Divorce is the dissolution of a marriage relationship by a judgment of the Court. Divorce actions differ from other legal actions because they involve strong emotions by the parties and because the decision rendered in the action will likely affect both parties for the rest of their lives.
Kansas does not require either party to prove the fault of the other in order to obtain a divorce. Either party may file solely on the grounds of incompatibility (non-fault grounds). Kansas law allows for either a Petition for Divorce, which will end the marriage or a Petition for Separate Maintenance, which will leave the marriage intact. Another option is to file a Petition for Annulment, which declares the marriage to be null and void. Within all three actions, the Court will make final orders dividing property and debt, awarding custody, parenting time, and support for minor children, and providing for spousal maintenance (alimony), if appropriate. The Petition for Divorce cannot be heard until 60 days have passed from the date it was filed.
Kansas law requires a judge to equitably (not necessarily equally) divide all property and debt of the parties to a divorce, whether the property was brought into the marriage or acquired during the marriage. In deciding on the division of property, the Court is required to consider the age of the parties; the duration of the marriage; the property owned by the parties; their present and future earning capacities; the time, source and manner of acquisition of property; family ties and obligations; the allowance of maintenance (alimony) or lack thereof; dissipation of assets; the tax consequences of the property division upon the respective economic circumstances of the parties; and such other factors the court considers necessary to make a just and reasonable division of property.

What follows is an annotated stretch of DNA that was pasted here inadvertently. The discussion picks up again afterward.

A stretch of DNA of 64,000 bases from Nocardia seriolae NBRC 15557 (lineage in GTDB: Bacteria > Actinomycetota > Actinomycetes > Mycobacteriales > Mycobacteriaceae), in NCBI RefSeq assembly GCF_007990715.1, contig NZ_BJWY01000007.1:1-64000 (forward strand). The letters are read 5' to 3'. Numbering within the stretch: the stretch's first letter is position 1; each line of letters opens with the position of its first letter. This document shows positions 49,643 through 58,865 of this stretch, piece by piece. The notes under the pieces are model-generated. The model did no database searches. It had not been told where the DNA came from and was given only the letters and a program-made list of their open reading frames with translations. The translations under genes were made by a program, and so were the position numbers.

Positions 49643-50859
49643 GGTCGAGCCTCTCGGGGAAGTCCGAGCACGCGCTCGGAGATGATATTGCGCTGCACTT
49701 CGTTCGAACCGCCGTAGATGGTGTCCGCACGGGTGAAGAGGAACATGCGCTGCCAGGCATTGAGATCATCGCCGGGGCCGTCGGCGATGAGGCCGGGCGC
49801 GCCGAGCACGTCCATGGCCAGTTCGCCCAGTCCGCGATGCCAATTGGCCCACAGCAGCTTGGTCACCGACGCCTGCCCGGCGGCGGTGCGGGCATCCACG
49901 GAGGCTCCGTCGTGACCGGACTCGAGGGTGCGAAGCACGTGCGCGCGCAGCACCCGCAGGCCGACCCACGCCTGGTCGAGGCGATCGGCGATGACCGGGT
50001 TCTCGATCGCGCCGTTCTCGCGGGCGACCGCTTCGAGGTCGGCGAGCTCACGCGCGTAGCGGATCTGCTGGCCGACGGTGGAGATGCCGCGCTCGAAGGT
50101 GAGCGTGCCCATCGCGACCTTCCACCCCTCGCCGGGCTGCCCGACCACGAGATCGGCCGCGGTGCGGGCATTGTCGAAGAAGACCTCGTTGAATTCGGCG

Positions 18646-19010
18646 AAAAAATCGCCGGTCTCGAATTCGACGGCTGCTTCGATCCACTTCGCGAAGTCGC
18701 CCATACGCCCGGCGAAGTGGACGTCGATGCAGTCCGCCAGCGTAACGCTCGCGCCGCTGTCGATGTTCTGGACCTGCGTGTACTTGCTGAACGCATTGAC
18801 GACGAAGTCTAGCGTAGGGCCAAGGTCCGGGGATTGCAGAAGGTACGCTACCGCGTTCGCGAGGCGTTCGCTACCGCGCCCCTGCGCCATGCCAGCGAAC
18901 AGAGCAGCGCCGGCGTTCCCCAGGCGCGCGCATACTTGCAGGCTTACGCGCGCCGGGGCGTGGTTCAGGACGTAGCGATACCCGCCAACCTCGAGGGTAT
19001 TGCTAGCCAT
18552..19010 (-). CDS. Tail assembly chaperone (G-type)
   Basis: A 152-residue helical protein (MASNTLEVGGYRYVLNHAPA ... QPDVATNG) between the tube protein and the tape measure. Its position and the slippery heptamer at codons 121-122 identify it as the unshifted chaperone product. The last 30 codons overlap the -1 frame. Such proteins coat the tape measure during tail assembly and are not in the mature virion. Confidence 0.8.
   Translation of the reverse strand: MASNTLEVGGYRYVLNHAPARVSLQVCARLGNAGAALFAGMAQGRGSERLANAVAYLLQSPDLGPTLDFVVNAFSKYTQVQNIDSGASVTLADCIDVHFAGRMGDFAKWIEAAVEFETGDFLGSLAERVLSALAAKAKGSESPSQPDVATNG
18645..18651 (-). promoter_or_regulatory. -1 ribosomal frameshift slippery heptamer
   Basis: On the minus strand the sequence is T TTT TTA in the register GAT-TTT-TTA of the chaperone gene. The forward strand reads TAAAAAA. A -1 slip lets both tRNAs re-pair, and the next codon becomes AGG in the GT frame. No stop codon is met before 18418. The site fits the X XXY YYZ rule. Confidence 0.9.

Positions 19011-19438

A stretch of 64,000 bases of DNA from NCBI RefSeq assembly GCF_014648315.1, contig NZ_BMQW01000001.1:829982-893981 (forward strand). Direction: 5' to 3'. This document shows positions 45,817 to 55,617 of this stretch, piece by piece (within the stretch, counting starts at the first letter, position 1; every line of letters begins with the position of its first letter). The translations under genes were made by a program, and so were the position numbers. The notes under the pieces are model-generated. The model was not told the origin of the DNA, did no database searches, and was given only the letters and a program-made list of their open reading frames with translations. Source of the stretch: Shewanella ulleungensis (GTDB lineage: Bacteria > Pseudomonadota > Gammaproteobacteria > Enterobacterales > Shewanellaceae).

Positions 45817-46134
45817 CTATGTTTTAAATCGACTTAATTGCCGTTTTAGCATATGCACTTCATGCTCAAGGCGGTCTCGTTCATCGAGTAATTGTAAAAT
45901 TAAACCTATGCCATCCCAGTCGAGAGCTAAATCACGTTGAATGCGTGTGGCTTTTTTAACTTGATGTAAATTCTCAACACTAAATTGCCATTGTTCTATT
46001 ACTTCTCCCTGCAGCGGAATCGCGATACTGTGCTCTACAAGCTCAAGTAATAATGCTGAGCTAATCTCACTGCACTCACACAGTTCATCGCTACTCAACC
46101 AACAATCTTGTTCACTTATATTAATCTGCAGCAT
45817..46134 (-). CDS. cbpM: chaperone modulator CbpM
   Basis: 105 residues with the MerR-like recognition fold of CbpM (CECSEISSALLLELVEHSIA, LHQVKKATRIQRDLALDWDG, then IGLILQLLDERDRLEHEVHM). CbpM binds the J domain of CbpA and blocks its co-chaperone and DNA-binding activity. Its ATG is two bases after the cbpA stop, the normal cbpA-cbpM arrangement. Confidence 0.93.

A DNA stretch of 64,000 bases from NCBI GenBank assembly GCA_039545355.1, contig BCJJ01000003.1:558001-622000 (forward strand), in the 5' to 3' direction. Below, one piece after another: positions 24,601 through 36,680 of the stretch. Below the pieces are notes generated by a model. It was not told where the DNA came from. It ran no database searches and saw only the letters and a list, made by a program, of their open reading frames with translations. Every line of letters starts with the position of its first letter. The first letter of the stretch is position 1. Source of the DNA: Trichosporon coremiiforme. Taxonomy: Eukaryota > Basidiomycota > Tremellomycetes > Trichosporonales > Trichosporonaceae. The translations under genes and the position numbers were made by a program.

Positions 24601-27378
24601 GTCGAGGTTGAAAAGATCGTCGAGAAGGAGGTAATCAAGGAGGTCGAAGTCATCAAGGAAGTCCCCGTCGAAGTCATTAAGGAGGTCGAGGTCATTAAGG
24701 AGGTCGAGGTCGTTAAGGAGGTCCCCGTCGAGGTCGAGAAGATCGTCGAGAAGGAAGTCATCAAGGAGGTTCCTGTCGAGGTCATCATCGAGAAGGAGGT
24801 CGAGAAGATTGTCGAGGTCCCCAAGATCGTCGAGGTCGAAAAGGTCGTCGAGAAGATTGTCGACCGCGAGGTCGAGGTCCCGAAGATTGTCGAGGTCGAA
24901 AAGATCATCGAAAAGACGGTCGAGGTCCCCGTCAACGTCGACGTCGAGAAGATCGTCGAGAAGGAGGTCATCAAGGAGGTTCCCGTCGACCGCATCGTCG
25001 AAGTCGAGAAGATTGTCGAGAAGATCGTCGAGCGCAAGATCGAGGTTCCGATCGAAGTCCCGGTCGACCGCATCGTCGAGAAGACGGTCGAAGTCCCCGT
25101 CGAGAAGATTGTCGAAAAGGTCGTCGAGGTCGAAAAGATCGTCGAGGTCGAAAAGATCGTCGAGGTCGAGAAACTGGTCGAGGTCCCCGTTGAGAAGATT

The attorneys and staff at Ward Law LLC are caring professionals who will work with you to carefully and efficiently navigate your case. Lynn Ward leads the firm and has dedicated her practice to family law cases for 30 years. She is especially experienced in handling cases involving high-net-worth individuals and business valuations. Each client of our firm benefits from her experience and expertise.
The first step in filing for divorce, separate maintenance, or annulment, is to complete a questionnaire that elicits the information needed by your attorney to prepare the documents to be filed with the Court on your behalf. The questionnaire is in PDF format. We suggest that you bring the questionnaire with you to your first meeting with the attorneys at Ward Law LLC.